Anthony Kunda in Luanda reports on the extraordinary drama being played out in President Frederick Chiluba's government with the selling of Zambia's number one state asset, the Zambian Consolidated Copper Mines.
PRIVATISATION of Zambian Consolidated Copper Mines (ZCCM), the country's major foreign exchange earner, has sparked off a divisive controversy in the Movement for Multiparty Democracy (MMD) Government, resulting in the summary dismissal of two Deputy Ministers - Dr Mathias Mpande, Ministry of Mines, and Mr Ackson Sejani, Agriculture, Food and Fisheries.
Opinions are sharply divided over whether the mining conglomerate should be sold as a single unit, or broken down into smaller units. Dr Mpande, a reputed mining scholar, and Mr Sejani, have separately advocated ZCCM be privatised in small units to avoid any single investor scooping Zambia's prize company at a give away price. If sold separately, they say, it would realise much more revenue.
Mr Mpande charged that a group of prominent politicians and an unnamed business cartel were working towards taking control of the Zambian economy.
But other Government leaders, like Finance Minister Mr Ronald Penza, have strongly argued the case that ZCCM should be privatised in one piece. "Some mine units do not hold much prospects for investors," he said, "it will be difficult to sell these mines separately".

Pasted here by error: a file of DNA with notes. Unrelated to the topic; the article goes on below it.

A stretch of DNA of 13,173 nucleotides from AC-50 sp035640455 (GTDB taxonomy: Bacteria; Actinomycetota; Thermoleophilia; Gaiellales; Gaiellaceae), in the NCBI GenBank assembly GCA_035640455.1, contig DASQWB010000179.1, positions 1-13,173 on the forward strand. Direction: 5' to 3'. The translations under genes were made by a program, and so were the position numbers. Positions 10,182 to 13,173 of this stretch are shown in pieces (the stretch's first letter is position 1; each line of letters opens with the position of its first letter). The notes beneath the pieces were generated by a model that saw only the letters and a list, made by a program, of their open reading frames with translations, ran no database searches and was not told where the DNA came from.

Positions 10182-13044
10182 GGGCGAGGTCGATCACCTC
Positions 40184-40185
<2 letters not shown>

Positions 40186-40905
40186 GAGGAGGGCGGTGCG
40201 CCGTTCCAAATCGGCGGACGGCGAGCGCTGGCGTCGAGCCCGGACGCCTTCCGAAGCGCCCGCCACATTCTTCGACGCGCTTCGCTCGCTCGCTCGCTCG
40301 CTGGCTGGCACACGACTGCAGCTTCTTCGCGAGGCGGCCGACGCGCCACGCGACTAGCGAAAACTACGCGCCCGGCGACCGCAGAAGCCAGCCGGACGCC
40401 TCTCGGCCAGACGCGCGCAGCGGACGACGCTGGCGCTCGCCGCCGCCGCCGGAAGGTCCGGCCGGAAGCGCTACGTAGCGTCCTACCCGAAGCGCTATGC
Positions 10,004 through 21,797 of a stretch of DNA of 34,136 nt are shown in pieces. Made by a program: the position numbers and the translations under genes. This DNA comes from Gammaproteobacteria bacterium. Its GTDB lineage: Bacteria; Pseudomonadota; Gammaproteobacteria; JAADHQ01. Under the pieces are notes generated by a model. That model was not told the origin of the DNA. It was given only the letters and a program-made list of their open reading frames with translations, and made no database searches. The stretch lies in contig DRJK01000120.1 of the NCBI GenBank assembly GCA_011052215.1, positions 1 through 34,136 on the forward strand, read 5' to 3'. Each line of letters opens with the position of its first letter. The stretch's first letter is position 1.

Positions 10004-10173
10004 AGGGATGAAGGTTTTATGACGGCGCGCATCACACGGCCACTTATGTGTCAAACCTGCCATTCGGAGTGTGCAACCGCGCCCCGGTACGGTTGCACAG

As the debate began to boil, Mr Enoch Kavindele, Chairman of the governing party's Finance Committee said, "we are not happy with Mr Mpande's sentiments because he is a Minister speaking in public against a policy before the final decision has been made by cabinet."
As if to confirm this attitude, in jumped President Frederick Chiluba, who fired both Dr Mpande and Mr Sejani for what he called "impropriety of office", adding that he would "not tolerate Ministers pursuing agenda which are at variance with those of the Government".
Nevertheless the two ex-deputy Ministers, seemingly undaunted by their sacking carried on with their offensive. Mr Mpande argued that, "Government has not yet announced any decision it made about ZCCM. If a position has not been made clear by Government, it follows that the nation should be allowed to debate its privatisation to protect democracy."
Bizarrely enough, hardly a week had passed before President Chiluba called a press conference and declared that ZCCM would not be privatised as a single unit after all. "We...